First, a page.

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SMALL NEWS ITEMS.

 

MR. GLADSTONE.

 

*      MR. GLADSTONE attended the EARL and COUNTESS of ABERDEEN's garden party last Saturday afternoon, but the right hon. gentleman made no speech.  MR. GLADSTONE is stated to be suffering from hoarseness.  Is it any wonder ?  The wonder to us is that the right hon. gentleman has any voice left at all.

 

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         Some poet without a name has sent us the following, but we don't know anything about the case: -

 

"Last Saturday a "forward" in a certain football team,

Wrote a letter to a lady, that spread over half a ream;

He called her "duck" and "darling" and other things as sweet,

But he went and lost the letter, somewhere in Finkle-street,

 

A gallant soldier found it, and didn't he just laugh,

And when he meets that "forward" you bet there'll be some chaff;

But the ladylove will never know that letter sweet was lost,

For the finder put a stamp on it and dropped it in the Post.

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          Here is one of the grand old men of our own district.  MR. ROBERT ADAIR is the oldest journalist in the North of England, so far as we are aware, and half-a-century ago he was a man who had to be reckoned with in all public matters affecting Maryport and district.  MR. ADAIR was 86 on the 23rd April, and is the last of a family of 13, ten brothers and three sisters, who all grew up to be men and women, some of them being men of remarkable experiences.  His nephew MR. R. ADAIR, Pow-street, is one of our best known and respected tradesmen.

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          It is said that during the time cholera was so bad in West Cumberland, hundreds died through sheer fear.  MR. ROBERT ADAIR once told us that he was sent for to see a man in Maryport who was supposed to be dying of the cholera.  MR. ADAIR went and looked at the man, made him put out his tongue, felt his pulse, &c., and then said in a most confident tone, "Why man, you have passed the crisis, you are certain to get better."  The man did get better, and MR. ADAIR says, "I felt very much like an imposter, for I knew nothing whatever about the disease, but I saw the man was dying of fear, and if I hadn't acted as I did, he would have died in a few hours."  We have no doubt at all that MR. ADAIR was right in his opinion, but the moral is - Be prudent as you like, but resist fear with a mighty resistance.

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          We heard a tale this week that is worth telling, but we dare not say where it happened.  A clerical looking gentleman, in the hope of obtaining a contribution, entered the office of a weekly paper, and, finding the editor at the desk, said - "I am soliciting aid for a high-toned gentleman of refinement and intelligence, who is in need of a little ready money, but is too proud to make known his sufferings."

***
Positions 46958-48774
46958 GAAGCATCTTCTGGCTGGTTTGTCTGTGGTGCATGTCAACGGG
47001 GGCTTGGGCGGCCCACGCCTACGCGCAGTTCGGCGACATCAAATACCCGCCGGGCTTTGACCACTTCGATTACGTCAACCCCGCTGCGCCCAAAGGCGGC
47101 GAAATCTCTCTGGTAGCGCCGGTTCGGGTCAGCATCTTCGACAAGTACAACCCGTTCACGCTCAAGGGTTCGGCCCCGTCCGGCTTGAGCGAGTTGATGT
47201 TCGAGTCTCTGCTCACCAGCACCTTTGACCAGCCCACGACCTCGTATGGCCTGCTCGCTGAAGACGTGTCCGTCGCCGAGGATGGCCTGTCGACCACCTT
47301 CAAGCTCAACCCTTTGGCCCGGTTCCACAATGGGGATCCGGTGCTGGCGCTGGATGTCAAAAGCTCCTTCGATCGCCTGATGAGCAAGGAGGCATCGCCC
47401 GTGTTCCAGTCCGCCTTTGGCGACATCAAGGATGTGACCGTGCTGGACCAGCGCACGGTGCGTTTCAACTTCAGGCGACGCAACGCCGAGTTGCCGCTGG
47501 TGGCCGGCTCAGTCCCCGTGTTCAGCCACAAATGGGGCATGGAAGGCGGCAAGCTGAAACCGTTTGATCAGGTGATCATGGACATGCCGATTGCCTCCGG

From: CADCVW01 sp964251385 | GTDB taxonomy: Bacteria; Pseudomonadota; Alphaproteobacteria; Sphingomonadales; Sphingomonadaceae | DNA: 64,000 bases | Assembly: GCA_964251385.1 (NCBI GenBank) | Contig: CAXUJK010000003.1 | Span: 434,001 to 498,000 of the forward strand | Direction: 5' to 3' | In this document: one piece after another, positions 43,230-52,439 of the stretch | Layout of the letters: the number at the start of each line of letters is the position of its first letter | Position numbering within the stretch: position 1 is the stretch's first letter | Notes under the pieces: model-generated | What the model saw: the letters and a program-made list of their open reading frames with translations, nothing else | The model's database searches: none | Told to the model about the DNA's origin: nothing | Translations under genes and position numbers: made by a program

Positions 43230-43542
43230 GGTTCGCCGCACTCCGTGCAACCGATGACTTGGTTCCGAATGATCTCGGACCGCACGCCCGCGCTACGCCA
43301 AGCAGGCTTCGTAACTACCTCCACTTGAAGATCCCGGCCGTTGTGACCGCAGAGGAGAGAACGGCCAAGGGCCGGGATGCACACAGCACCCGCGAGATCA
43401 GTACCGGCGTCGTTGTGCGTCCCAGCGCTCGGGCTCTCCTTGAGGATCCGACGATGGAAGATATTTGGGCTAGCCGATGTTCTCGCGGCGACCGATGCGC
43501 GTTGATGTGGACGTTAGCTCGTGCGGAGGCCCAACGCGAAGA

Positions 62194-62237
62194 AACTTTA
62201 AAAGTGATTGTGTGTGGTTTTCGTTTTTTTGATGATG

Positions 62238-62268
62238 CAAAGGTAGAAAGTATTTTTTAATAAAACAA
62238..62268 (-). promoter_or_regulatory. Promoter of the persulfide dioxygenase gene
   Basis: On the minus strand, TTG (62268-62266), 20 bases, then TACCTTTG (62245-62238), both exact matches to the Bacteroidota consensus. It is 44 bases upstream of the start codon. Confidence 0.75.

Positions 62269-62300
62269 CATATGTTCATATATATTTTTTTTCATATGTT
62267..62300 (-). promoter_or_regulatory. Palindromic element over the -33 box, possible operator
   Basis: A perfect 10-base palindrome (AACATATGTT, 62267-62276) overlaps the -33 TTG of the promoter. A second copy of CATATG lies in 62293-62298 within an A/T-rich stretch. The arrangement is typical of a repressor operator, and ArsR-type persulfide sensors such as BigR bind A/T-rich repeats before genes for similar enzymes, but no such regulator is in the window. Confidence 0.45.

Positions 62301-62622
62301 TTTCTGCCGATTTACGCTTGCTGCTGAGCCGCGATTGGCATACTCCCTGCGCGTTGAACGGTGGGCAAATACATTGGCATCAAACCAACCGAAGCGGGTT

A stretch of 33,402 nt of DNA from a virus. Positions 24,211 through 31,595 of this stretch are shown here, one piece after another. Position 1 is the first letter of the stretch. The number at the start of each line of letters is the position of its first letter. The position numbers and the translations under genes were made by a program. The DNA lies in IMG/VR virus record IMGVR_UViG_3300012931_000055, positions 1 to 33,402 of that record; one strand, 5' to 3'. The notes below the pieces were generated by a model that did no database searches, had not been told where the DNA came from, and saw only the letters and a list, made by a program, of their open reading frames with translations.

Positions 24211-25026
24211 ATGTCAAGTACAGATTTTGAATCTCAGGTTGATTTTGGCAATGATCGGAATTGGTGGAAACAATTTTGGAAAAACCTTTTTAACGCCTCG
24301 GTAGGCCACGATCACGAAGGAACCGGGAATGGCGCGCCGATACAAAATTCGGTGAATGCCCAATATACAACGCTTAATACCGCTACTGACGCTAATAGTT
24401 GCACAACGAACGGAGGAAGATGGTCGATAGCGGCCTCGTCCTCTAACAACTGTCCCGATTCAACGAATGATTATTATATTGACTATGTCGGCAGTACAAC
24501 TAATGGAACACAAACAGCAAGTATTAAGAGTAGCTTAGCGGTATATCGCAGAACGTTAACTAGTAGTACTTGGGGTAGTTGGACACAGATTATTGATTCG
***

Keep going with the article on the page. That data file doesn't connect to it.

"Why !" exclaimed the editor, "I'm the only man in town that answers that description.  What's the gentleman's name ?"

          "I am not at liberty to disclose his name."

          "It must be me, Parson.  God bless you, and prosper you in your good work," said the editor, wiping away a tear.

          The editor says that the look the Parson gave him as he went out will haunt him in his grave.  And so it should.

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          "B" - the author of the lines below about ground-rents - has our sympathy.  We would much like to see ground-rents, royalty rents, and all kinds of lords' rents be abolished.  They certainly cripple commerce.

 

GROUND RENT.

 

O could there in this town be found

A little bit of building ground

Free from this awful "ground-rent";

'Twould vex a saint's immortal soul,

And make him yell and jump and howl

To have to pay this "ground-rent."

 

The Squire, and others such as he,

Can yacht and play and have their spree,

But hard-worked devils such as me

May toil and sweat for ground-rent.

 

The Local Board and Water Rate,

The Income-Tax and Poor's Rate,

School Board and Police and every rate

Are not enough; there's "ground-rents"/

 

Landlords may well be fat and smart

When fed by rents and "ground-rents."

 

Workington.........................................B.

 

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*

 

          Here is one of the grand old men of our own district.  MR. ROBERT ADAIR is the oldest journalist in the North of England, so far as we are aware, and half-a-century ago he was a man who had to be reckoned with in all public matters affecting Maryport and district.  MR. ADAIR was 86 on the 23rd April, and is the last of a family of 13, ten brothers and three sisters, who all grew up to be men and women, some of them being men of remarkable experiences.  His nephew MR. R. ADAIR, Pow-street, is one of our best known and respected tradesmen.

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*

          It is said that during the time cholera was so bad in West Cumberland, hundreds died through sheer fear.  MR. ROBERT ADAIR once told us that he was sent for to see a man in Maryport who was supposed to be dying of the cholera.  MR. ADAIR went and looked at the man, made him put out his tongue, felt his pulse, &c., and then said in a most confident tone, "Why man, you have passed the crisis, you are certain to get better."  The man did get better, and MR. ADAIR says, "I felt very much like an imposter, for I knew nothing whatever about the disease, but I saw the man was dying of fear, and if I hadn't acted as I did, he would have died in a few hours."  We have no doubt at all that MR. ADAIR was right in his opinion, but the moral is - Be prudent as you like, but resist fear with a mighty resistance.

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